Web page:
The failure of the Tragic Villain plotlines, the same reason it failed in the first film with Curt Connors and his sudden obsession with creating an army of lizard men, is twofold. The first is the lack of faith from the screenplay that the audience will be completely behind and invested in the proceedings if they don’t know who to cheer and root for. And since Peter is still kind of a huge boring dick in this one (more on that in a bit), the film cops out on its moral ambiguity and emotionally heavy stakes by reverting to “these bad guys are evil because they’re eeevilll!!” which squanders the depth previously built up and the groundwork laid beforehand. The second is the fact that this is just a bad screenplay, in general, with both villains’ switches to straight-up evil-doing boiling down to the switch on the back of a Krusty doll. I guess you could salvage such a behavioural switch but it requires far better writing and handling than what’s on display here. It’s amateur work.
Now let’s move onto the issue of serialisation. Do you want to know why the Marvel Cinematic Universe get away with doing things the way they do? It’s because when their films end, they feel like they’ve ended. They’ve told a complete story, all of the plot threads are wrapped up and the character arcs are completed. They may leave an uncertain future or a sequel tease but they can do that because it doesn’t feel like story is being held back for future instalments. I could hop off after pretty much any of MCU entries with the sense of completion. That is why Iron Man is allowed to end the way it did, that is why The Avengers was allowed to end the way it did, that is why Thor: The Dark World and Captain America: The Winter Soldier are allowed to end the way they do. Some had some plot threads hanging, others blatant sequel teases but all felt complete because everything important is wrapped up and all character arcs have concluded.
Much like its predecessor, The Amazing Spider-Man 2 does not do that. In fact, despite running over two hours and even having a clear stopping point ten minutes before the end (even if, yes, it still would have failed to wrap up several big plot threads and character arcs so I would still be having this rant anyway), it actually has the gall to not have an ending. The Amazing Spider-Man 2 stops. It just stops. At roughly two hours and nine minutes it goes “OK, that’s all the time we have! Come on back in two years and we’ll pick this up again!” So, no, the conspiracy stuff with Peter’s dad Richard Parker (Campbell Scott who plays the role like a gruff William Shatner and is awful here) again does not get a payoff, Peter still doesn’t seem to learn anything from the events of the film (and the incredibly rushed final five minutes do not serve to fix this problem) and Harry Osborn remains a threat who even starts up his latest scheme as the film wraps up (and, no, not in the sense of “I’ll get you next time, Gadget!”).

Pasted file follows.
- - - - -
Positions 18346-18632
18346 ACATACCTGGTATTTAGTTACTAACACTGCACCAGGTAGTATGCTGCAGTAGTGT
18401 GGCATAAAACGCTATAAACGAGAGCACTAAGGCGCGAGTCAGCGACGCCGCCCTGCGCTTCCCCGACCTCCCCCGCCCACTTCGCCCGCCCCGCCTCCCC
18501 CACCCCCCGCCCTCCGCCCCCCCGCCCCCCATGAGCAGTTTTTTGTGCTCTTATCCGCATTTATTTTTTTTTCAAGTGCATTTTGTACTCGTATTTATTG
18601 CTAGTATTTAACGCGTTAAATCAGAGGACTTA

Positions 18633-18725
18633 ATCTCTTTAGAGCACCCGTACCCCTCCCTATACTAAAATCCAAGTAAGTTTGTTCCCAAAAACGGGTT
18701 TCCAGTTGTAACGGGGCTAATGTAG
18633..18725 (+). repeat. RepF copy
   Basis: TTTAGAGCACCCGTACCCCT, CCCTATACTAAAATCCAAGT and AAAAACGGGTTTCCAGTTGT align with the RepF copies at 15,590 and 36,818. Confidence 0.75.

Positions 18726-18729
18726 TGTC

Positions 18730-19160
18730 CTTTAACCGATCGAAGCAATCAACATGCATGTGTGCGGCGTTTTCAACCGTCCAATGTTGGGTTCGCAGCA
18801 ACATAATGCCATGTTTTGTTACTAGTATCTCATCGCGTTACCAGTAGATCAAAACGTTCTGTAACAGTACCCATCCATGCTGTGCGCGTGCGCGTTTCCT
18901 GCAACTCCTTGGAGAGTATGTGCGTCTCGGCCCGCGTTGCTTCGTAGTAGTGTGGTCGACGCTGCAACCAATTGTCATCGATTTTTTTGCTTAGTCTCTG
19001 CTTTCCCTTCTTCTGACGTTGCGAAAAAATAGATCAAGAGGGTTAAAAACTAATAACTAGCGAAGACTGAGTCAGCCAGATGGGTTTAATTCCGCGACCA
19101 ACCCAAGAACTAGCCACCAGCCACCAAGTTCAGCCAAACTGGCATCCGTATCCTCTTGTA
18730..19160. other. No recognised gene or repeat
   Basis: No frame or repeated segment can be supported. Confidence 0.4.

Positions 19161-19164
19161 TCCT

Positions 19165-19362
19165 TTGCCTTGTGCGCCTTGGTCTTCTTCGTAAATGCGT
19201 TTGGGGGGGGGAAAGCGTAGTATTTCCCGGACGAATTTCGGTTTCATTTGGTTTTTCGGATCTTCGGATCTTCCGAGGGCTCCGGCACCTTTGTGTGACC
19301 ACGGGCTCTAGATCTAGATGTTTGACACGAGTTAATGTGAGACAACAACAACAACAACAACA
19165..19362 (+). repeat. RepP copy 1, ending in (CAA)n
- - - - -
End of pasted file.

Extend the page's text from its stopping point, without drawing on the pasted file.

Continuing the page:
There’s no resolution here. I don’t feel like I’ve been told a full story. I feel like I’ve been told half of a story, at best. There’s no payoff. Just a whole bunch of clumsily handled foreshadowing and set-up work for the endless sequel parade to possibly payoff down the line in the future maybe who knows? The Man In The Shadows from the mid-credits stinger of the first film makes a reappearance at the end because reasons, Harry’s assistant is called Felicia (as in Felicia Hardy because that’s just how subtle this film is in regards to going “THIS CHARACTER WILL DO SOMETHING IN A FUTURE INSTALMENT”) but she doesn’t do anything and, surprise sur-f*cking-prise, there’s a conspiracy at Oscorp that is left totally unresolved at the end because of-f*cking-course it is. The point of a film ending is that it is supposed to have told all of the story it needed and wanted to tell but such a thing is clearly not the case for ASM2.
Speaking of, Peter Parker is a boring dick. Andrew Garfield is trying so very, very hard to make this character work (he has a lot of natural, easy-going charisma and he is great at the better parts of Spidey’s mid-combat snark) but his character spends most of the film in the background and, when he does actually get to wrestle control of his own film back to him, he’s actively dislikeable. He’s a dick to everybody almost all the time, primarily because his character arc is almost permanently stuck on the cusp of the transitional period from “dickwad hero” to “noble figure for hope and justice” and he doesn’t actually start that transitional phase and learning lessons until ten minutes before the end of the GODS. DAMN. MOVIE.